One of the mysteries of the English language finally explained.
A colorless fluid containing white blood cells, which bathes the tissues and drains through the lymphatic system into the bloodstream.
- ‘The lymphatic system is a network of very fine vessels or tubes called lymphatics that drain lymph from all over the body.’
- ‘This injection also identifies the lymphatic basins, nodal areas, and respective lymph draining sites that are considered to be at risk for metastases.’
- ‘This includes cell salts, fatty tissue, lymph, red and white blood cells, two glands of the endocrine system and even the bones.’
- ‘The lymph drained from the small intestine has an additional function: it carries the fats absorbed from the food.’
- ‘In contrast to lymph nodes, the thymus contains no lymph sinuses or afferent lymphatic vessels.’
- 1.1 Fluid exuding from a sore or inflamed tissue.
- ‘No patient died during the period of lymph sampling.’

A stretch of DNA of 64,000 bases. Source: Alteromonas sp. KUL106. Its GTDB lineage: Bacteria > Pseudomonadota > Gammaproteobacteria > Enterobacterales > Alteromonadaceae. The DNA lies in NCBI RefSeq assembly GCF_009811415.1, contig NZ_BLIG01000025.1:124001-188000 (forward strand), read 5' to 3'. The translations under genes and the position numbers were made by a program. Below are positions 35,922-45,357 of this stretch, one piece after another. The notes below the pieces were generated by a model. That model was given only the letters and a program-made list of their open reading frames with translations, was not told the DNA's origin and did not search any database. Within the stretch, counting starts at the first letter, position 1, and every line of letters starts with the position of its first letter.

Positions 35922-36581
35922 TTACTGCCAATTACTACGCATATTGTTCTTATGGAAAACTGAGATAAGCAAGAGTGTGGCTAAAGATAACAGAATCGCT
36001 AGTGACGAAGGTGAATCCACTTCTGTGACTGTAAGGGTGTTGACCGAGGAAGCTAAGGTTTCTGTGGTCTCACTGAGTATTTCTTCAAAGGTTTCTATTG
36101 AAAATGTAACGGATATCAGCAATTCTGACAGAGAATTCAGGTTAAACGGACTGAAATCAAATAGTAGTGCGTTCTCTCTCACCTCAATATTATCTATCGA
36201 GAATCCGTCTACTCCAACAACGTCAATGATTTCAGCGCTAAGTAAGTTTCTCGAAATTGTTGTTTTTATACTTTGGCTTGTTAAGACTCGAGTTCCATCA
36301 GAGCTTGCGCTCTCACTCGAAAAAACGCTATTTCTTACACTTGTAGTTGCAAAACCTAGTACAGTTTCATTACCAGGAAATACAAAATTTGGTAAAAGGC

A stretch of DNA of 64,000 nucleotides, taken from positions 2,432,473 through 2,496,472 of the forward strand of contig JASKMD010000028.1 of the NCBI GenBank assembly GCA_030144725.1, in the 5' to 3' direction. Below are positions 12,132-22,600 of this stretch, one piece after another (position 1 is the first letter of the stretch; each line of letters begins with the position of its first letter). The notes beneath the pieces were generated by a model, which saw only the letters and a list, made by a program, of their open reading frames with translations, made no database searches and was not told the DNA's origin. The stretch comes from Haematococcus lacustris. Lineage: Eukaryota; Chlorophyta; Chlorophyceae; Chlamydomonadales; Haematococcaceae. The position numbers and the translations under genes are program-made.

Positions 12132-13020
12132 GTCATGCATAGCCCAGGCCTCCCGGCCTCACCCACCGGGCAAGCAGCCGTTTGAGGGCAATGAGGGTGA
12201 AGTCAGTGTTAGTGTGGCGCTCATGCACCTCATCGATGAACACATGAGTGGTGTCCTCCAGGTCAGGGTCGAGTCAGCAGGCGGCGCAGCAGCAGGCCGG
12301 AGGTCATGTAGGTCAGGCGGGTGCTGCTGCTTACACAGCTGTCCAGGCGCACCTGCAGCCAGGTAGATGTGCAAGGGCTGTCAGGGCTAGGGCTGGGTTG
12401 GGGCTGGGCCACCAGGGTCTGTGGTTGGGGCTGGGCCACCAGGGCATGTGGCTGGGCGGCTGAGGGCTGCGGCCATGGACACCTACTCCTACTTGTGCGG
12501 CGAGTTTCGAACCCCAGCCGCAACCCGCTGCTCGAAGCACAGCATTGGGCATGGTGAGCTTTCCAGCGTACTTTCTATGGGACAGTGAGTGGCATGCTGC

- ‘In 1798, the British physician Edward Jenner used a milkmaid's lymph containing cowpox virus to vaccinate a child.’
- ‘Even better, the following morning, Hartz quietly escorted [him] into von Bergmann's clinical wards to examine the patients who had received Koch's lymph.’
- ‘He did not know the specific infective agent but was certain that a treatment would soon be available in the form of a ‘vaccine of Pasteur or lymph of Koch.’’
- ‘Legs become scaly, swollen, and exude lymph fluid.’
2literary Pure water.
- ‘I refreshed myself in the mid-day heat by drinking its pure lymph from the hollow of my hand, and gazed with long and insatiable delight upon the memorable fountain.’
Late 16th century (in lymph (sense 2)): from French lymphe or Latin lympha, limpa ‘water’.
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